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Laravel and Grumpy Programmers


So let's get this out of the way right first: I have not built anything using
Laravel and currently have no plans to. But not for the reasons you might
be thinking.

Yes, it's true that I have gotten into arguments with the current president
of the Paul M. Jones fan club, Taylor Otwell. Sometimes I have been right,
sometimes Taylor has been right. I don't dislike Taylor at all, and he has
gotten into the spirit of "Twitter as performance art" in a way that I
find enjoyable.

So. Laravel. At first glance, it is a full-stack web framework with a very
opinionated lead developer. There are plenty of those. But what has made
Laravel stand out and send a little splinter into my brain that I cannot
remove for reasons I cannot explain?

In a word: marketing.

As a info-product person, I can spot cohesive marketing efforts from a
kilometer away. Taylor and his crew have put a lot of work into crafting a
unified message. That message? Laravel is a framework for people who care
about what the insides of their applications look like. Like the website
says: "The PHP framework for web artisans".

Laravel has done an excellent job of positioning themselves as a very
desirable choice if you want to build web applications using PHP. But it
is still, in many ways, just another framework. But marketing and presenting
a consistent message do matter.

Now, people do know my opinions on frameworks -- they all suck, and they all
suck in different ways. The trick is finding a framework where you can push
all the suck away into a deep, dark corner and build the thing you're trying
to build.

For the most part, much of what Laravel is doing is familiar to anyone that
has built applications using multiple frameworks like I have. There is very
little new out there in pseudo-MVC land. Laravel appears to be good at
what it says it is, which is actually refreshing given the hyperbole you can
find surrounding other web frameworks.

There is one point of contention I have with Laravel -- some of the naming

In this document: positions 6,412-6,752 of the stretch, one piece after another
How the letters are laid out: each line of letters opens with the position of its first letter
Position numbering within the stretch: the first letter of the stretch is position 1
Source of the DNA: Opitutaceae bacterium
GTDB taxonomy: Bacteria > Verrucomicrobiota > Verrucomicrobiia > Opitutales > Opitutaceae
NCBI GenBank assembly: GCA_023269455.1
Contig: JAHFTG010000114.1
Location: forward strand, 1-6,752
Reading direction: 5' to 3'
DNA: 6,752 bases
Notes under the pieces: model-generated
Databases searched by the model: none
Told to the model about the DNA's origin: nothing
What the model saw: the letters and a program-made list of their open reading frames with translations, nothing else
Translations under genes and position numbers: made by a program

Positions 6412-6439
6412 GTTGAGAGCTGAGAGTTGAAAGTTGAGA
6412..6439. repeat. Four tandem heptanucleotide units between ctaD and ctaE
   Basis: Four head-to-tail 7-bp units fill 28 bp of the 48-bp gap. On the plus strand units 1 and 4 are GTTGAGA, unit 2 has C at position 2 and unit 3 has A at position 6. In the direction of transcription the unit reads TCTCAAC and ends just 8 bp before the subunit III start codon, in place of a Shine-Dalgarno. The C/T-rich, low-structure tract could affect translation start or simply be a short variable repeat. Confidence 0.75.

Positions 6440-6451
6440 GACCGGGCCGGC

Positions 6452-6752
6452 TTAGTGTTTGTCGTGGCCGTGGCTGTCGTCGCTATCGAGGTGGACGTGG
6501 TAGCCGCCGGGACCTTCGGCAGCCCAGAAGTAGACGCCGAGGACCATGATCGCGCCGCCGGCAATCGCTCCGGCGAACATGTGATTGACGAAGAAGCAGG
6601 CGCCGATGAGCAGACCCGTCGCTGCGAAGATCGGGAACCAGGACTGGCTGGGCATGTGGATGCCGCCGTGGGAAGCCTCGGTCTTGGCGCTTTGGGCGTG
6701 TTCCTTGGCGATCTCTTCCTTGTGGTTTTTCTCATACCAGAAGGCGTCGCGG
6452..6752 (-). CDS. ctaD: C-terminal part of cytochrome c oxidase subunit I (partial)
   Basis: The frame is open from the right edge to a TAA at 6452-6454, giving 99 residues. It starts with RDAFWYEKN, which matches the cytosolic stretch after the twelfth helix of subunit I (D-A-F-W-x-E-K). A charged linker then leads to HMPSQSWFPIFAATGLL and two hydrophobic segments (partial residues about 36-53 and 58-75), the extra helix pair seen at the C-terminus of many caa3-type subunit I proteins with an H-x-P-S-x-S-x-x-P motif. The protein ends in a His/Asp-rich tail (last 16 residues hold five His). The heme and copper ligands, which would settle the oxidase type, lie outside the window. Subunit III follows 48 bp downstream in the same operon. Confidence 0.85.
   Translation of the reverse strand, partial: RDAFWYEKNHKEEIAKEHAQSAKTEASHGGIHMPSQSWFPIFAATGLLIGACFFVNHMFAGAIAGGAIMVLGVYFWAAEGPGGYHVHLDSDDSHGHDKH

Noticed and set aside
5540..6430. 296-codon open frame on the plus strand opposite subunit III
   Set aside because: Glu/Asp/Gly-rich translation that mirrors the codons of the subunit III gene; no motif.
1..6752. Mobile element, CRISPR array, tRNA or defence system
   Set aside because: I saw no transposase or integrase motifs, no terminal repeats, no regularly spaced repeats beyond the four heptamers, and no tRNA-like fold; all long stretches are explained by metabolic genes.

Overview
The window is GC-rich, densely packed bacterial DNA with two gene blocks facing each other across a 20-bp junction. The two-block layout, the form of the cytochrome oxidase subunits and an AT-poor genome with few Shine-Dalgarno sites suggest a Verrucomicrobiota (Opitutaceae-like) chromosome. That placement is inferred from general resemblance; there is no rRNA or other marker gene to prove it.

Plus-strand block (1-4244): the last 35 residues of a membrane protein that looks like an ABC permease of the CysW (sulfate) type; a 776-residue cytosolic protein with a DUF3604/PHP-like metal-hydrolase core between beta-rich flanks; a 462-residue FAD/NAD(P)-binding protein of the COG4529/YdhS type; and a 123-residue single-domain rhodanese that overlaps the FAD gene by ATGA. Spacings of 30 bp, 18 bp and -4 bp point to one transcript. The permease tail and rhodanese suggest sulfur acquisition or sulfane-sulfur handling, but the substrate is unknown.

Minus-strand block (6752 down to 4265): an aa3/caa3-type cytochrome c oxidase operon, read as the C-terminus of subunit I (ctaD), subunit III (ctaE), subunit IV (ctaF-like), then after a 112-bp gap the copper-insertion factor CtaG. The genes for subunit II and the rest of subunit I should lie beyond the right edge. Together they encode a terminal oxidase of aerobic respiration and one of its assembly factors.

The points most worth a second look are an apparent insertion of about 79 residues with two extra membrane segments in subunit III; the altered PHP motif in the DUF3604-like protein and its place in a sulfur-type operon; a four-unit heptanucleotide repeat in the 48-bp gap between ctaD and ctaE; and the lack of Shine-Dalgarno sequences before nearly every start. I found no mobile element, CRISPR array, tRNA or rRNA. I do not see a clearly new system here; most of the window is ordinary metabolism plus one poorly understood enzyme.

conventions that have causes numerous Twitter flame wars and blog posts.

I speak, of course, about facades.

Before you get all twisty and annoyed with me, I am not here to rehash the
argument about whether or not Taylor was right to call something that does not
fit the old design-pattern-driven label of facades by that name. That is not
the point of this entire argument. Taylor has patiently explained it to many
people. Including me in a very nice set of emails.

My concerns lie with making sure that the focus is on good coding habits, and
not shortcuts that lead to sloppy code bases and late nights when your little
minimum viable poopshow actually gets some traction and you have to figure
out how to make it webscale.

Is Laravel promoting good overall programming practices? I don't think it's
doing a terrible job at it, there are only so many paradigms that you can
follow when building web applications. I have noticed that there has been
a great attempt to be consistent across how Laravel chooses to do things.

Still, the facade thing is a warning to remain vigilant and do your research
into what everyone else calls something. Common vocabulary is critical when
it comes time to solve difficult problems.

Consistency matters because it allows you to recognize patterns, which leads
to learning how to group common functionality together to reduce code, make
tests easier (yes, Laravel has a very large commitment to making it's code
easy testable), and providing clarity when reading code written by others.

As a fan of creating task-specific frameworks using components and libraries
to build my applications, Laravel is not my thing. If you decide to check
it out, I highly recommend checking out the wide range of Laravel books
available at Leanpub ( and also throw some money
at Laracasts ( to see some high-quality screen casts.

In three weeks I will be in Chicgo for php|tek 2014 doing a testing tutorial and talking about why we, as developers, have such a hard time actually doing testing. I hope to see some of you there.

Look for another newsletter in two weeks!

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